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Future changes to code signing certificate issuance

Alan_AdamsAlan_Adams Member - All Emails Posts: 30

Not a driver development issue per se, but just a heads-up for changes we can expect to see in the not-too-distant future regarding the signing we do for drivers.

This latest Ballot CSC-13 is advancing that the HSM (hardware security module) requirement will now be for "all" code signing certificates, starting with new certificates issued after November 15, 2022, and no longer limited to just EV certificates.

Currently on the Microsoft Partner Portal we're allowed to associate "normal code signing certificates" in addition to "EV code-signing certificates". Several of us had leveraged this "normal code signing certificate" association capability in order to continue using them as part of our actual product build and signing automation. Due to there being less limitations in making the private key available to the signing automation, as compared to the EV certificate which required physical attachment or other secured access to the HSM-stored certificate keys.

So if you hadn't already started designing your build or signing automation to depend on pulling the code signing certificate from an HSM, now might be the time to start.

Meaning, if you are already signing your submissions and/or product using your EV certificate, presumably "no further change needed." Since EV certificates are already required to be on an HSM, and your signing process is already dealing with those limitations.

But if you had been continuing to leverage a non-EV-based signing process which used software-only private key storage, that approach likely isn't going to continue working after your next certificate renewal. Because even non-EV code signing certificates will be required to issue and access through HSM-based devices.

Note this is not a statement of "you must begin using EV certificates for code signing." This is just saying that one of the current practical differences between an EV code signing certificate and a non-EV code signing certificate will be going away, and both types will be "just as difficult to use" as part of your signing process. For reasons which are intended to protect your code-signing certificate from compromise, of course.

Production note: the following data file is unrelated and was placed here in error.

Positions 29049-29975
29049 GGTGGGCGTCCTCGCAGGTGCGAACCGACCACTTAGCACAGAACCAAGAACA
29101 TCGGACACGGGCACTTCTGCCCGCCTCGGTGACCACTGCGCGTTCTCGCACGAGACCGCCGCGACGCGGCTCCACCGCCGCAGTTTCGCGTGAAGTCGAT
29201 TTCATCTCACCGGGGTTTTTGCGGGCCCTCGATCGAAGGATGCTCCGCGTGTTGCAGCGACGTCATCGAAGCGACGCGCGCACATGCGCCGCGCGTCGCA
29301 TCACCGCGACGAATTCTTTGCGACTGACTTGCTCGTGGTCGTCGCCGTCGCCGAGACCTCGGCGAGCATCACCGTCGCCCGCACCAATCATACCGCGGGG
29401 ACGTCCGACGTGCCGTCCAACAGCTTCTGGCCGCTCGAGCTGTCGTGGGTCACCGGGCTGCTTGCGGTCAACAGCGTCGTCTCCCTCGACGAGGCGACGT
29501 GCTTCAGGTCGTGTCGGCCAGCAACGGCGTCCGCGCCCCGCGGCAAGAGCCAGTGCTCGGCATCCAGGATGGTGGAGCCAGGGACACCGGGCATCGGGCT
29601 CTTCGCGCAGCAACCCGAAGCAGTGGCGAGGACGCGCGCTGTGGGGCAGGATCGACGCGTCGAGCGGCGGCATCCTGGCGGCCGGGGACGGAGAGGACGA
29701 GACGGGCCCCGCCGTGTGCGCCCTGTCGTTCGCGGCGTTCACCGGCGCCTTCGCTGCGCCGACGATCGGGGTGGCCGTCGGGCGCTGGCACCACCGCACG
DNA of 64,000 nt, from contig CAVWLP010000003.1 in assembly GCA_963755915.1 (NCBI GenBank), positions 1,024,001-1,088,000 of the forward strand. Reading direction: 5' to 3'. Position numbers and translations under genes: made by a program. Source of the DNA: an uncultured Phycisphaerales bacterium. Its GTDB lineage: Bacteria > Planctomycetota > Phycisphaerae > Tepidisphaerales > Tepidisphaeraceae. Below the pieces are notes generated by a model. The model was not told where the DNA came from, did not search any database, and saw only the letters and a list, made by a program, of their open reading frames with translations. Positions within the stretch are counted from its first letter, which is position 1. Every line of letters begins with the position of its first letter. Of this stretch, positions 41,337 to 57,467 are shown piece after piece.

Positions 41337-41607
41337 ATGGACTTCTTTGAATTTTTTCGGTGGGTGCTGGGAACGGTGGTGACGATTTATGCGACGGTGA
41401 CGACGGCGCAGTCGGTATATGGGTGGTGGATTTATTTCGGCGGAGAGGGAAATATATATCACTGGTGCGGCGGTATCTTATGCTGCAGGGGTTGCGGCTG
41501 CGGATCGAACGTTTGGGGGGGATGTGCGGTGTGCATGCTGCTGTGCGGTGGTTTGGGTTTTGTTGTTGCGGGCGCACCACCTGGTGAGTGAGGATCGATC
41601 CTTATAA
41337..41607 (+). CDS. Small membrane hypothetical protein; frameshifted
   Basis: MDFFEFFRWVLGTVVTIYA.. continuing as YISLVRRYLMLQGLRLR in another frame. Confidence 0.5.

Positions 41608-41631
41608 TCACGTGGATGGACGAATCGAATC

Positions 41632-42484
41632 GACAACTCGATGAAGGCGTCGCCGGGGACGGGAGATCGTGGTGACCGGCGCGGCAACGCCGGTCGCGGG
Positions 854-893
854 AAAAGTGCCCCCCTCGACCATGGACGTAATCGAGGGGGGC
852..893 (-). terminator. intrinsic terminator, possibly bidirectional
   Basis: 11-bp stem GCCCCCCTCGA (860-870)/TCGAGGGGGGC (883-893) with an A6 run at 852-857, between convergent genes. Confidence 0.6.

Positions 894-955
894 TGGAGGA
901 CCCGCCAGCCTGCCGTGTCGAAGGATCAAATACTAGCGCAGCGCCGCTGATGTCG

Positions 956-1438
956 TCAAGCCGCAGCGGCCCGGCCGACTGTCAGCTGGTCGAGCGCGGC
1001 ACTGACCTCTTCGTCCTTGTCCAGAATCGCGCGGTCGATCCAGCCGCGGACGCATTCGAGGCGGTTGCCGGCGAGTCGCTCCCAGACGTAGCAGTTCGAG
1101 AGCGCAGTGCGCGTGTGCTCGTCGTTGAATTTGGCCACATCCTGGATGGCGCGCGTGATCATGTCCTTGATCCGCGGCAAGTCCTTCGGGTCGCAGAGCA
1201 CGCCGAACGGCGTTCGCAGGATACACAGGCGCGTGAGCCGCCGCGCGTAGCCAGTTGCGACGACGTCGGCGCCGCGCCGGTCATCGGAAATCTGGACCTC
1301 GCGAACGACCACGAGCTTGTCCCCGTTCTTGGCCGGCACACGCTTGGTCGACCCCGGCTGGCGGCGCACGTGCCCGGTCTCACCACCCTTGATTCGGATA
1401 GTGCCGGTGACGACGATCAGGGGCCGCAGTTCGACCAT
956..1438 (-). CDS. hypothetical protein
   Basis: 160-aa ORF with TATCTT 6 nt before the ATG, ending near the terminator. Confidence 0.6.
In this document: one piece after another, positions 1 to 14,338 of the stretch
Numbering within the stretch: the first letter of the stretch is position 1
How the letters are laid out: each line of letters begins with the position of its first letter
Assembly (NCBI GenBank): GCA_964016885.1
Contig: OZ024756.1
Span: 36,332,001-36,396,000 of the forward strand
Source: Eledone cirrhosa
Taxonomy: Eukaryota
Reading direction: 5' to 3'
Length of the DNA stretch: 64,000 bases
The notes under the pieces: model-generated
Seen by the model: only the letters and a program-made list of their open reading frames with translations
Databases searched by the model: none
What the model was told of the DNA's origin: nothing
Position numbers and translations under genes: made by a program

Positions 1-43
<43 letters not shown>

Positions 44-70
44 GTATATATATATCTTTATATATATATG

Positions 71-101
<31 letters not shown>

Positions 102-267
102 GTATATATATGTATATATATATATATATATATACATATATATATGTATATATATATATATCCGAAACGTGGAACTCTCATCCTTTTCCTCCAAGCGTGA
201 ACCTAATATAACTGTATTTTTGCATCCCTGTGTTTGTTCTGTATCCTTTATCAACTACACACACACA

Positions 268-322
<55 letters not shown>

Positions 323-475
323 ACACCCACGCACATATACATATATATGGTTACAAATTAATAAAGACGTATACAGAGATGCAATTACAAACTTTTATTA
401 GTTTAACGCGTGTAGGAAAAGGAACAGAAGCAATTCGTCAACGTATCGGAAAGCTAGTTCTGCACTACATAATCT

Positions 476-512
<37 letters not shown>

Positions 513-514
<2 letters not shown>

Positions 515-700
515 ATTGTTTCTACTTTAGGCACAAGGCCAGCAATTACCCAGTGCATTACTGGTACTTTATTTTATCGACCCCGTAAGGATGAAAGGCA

• Peter_Viscarola_(OSR)Peter_Viscarola_(OSR) Administrator Posts: 8,996

    Thank you, Mr. @Alan_Adams ... That's very helpful.

    It's difficult for me to understand why the HSM requirement would be applied to "all" code signing certificates. This creates a really major hardship for distributed development organizations. It's just mind-boggling to me... don't folks who are approving this know anybody who works at a large, distributed, corporation where sending your eToken around via UPS isn't a very workable plan?

    Or maybe I don't understand the fullness of how an HSM can be leveraged remotely.

    Regardless... thanks Mr. Adams.


    Peter Viscarola

  • Dejan_MaksimovicDejan_Maksimovic Member - All Emails Posts: 467
    via Email
    Big companies have remotd HSM use worked in long time ago.
    I had to implement one such in a company that barely uses signing.
    But it was minimalistic! It just had to satisfy Security dpt, not much in
    terms of usability at all.

    Current company has remote signing automated already, for a decade I reckon.
  • Alan_AdamsAlan_Adams Member - All Emails Posts: 30

    Agreed, and we too have had "remote signing" automated for quite some time, too. But it had never involved or required an HSM to do it, until now in the near future.

    We could have been using an HSM all this time, but since it wasn't required, we didn't take the extra step. Our need to sign with the EV certificate has been minimal, and was simply performed manually whenever UEFI signing, LSA shim signing or an updated SignableFile.bin was needed for the portal.

    Now we essentially just have to decide whether to plug stand-alone HSMs locally into each of the cluster nodes backing our remote signing services, versus standing up a networked HSM in several geographic locations for those nodes to utilize instead. But no change for the end-users of those remote signing services, either way.

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